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EBioMedicine. 2017 Jun;20:19-26. doi: 10.1016/j.ebiom.2017.05.015. Epub 2017 May 11.

CRISPR/Cas9 - Mediated Precise Targeted Integration In Vivo Using a Double Cut Donor with Short Homology Arms.

Author information

1
Institute of Neuroscience, State Key Laboratory of Neuroscience, Key Laboratory of Primate Neurobiology, CAS Center for Excellence in Brain Science and Intelligence Technology, Shanghai Institutes for Biological Sciences, Chinese Academy of Sciences, Shanghai 200031, China; College of Life Sciences, University of Chinese Academy of Sciences, Beijing 100049, China.
2
School of Life Science and Technology, ShanghaiTech University, Shanghai 201210, China; College of Life Sciences, University of Chinese Academy of Sciences, Beijing 100049, China; Institute of Biochemistry and Cell Biology, Shanghai Institutes for Biological Sciences, Chinese Academy of Sciences, Shanghai 200031, China.
3
Institute of Neuroscience, State Key Laboratory of Neuroscience, Key Laboratory of Primate Neurobiology, CAS Center for Excellence in Brain Science and Intelligence Technology, Shanghai Institutes for Biological Sciences, Chinese Academy of Sciences, Shanghai 200031, China.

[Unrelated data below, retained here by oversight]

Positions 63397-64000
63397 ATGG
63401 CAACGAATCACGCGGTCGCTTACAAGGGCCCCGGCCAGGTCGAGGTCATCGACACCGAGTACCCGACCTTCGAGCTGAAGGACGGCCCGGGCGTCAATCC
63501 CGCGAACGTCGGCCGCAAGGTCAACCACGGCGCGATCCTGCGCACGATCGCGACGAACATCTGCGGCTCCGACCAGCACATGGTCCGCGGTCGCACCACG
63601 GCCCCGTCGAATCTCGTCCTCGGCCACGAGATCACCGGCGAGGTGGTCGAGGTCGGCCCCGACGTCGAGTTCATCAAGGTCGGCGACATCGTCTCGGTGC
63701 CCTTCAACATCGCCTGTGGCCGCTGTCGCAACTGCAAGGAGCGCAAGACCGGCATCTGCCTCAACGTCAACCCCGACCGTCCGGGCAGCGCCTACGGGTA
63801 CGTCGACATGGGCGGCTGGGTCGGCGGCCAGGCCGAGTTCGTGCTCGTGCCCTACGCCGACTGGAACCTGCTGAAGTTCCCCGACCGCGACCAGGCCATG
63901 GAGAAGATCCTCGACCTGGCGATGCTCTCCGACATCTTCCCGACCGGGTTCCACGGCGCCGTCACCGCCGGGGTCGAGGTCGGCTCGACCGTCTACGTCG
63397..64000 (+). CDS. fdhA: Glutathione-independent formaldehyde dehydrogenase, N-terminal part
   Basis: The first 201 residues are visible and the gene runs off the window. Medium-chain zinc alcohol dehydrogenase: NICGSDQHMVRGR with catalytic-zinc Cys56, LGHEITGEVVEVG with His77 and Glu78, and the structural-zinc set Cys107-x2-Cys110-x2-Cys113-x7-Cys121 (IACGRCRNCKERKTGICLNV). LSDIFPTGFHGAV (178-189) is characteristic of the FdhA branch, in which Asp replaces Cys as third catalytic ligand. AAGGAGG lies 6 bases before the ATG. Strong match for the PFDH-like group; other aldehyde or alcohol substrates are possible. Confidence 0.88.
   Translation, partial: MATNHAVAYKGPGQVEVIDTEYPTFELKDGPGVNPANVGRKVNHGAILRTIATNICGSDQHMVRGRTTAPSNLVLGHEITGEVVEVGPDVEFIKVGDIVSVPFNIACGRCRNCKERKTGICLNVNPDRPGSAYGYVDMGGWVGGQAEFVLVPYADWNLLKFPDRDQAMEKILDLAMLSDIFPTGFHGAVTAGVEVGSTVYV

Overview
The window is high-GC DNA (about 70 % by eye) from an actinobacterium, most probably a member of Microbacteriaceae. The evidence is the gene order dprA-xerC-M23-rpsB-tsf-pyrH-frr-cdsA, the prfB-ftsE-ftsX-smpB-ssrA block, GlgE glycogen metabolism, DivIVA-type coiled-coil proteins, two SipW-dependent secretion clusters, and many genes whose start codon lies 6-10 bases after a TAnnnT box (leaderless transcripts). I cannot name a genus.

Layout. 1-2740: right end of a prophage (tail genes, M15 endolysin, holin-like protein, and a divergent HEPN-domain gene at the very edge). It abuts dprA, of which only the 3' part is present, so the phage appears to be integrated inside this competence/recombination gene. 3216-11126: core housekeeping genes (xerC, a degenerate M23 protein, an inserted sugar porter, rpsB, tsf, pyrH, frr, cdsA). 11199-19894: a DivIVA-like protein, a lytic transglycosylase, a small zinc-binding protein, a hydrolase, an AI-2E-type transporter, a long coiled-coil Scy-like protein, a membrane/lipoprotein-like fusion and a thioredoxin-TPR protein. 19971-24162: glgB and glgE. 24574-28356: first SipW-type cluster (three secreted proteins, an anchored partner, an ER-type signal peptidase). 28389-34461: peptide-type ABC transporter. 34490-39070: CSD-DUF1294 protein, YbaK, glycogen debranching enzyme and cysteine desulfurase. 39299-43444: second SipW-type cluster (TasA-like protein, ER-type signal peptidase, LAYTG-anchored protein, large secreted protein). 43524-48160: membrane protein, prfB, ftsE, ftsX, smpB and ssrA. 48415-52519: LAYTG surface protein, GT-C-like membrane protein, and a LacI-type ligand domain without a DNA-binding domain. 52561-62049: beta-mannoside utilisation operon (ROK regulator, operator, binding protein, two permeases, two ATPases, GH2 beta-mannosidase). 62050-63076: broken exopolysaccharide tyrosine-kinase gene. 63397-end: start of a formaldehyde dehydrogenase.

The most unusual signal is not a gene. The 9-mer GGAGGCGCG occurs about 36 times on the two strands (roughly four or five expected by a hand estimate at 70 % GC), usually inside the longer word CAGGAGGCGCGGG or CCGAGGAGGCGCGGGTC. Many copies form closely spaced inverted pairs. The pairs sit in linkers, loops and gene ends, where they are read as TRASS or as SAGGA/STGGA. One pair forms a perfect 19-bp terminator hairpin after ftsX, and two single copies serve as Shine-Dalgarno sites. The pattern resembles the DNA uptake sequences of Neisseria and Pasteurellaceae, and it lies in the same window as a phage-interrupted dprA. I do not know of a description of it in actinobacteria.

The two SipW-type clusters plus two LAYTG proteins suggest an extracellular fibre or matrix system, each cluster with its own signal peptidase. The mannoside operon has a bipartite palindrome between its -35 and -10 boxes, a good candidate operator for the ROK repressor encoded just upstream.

4
The Key Laboratory of National Education Ministry for Mammalian Reproductive Biology and Biotechnology, Inner Mongolia University, Huhhot 010070, China; Department of Laboratory Medicine and Pathology, University of Minnesota, Minneapolis, MN 55455, USA.
5
School of Life Science and Technology, ShanghaiTech University, Shanghai 201210, China. Electronic address: huangpy@shanghaitech.edu.cn.
6
Institute of Neuroscience, State Key Laboratory of Neuroscience, Key Laboratory of Primate Neurobiology, CAS Center for Excellence in Brain Science and Intelligence Technology, Shanghai Institutes for Biological Sciences, Chinese Academy of Sciences, Shanghai 200031, China. Electronic address: huiyang@ion.ac.cn.

Abstract

Precisely targeted genome editing is highly desired for clinical applications. However, the widely used homology-directed repair (HDR)-based genome editing strategies remain inefficient for certain in vivo applications. We here demonstrate a microhomology-mediated end-joining (MMEJ)-based strategy for precisely targeted gene integration in transfected neurons and hepatocytes in vivo with efficiencies up to 20%, much higher (up to 10 fold) than HDR-based strategy in adult mouse tissues. As a proof of concept of its therapeutic potential, we demonstrate the efficacy of MMEJ-based strategy in correction of Fah mutation and rescue of Fah-/- liver failure mice, offering an efficient approach for precisely targeted gene therapies.

KEYWORDS:

CRISPR/Cas9; Fah(−/−) mice; Gene therapy; In vivo targeted integration; MMEJ

PMID:
28527830
PMCID:
PMC5478232
DOI:
10.1016/j.ebiom.2017.05.015
[Indexed for MEDLINE]
Free PMC Article

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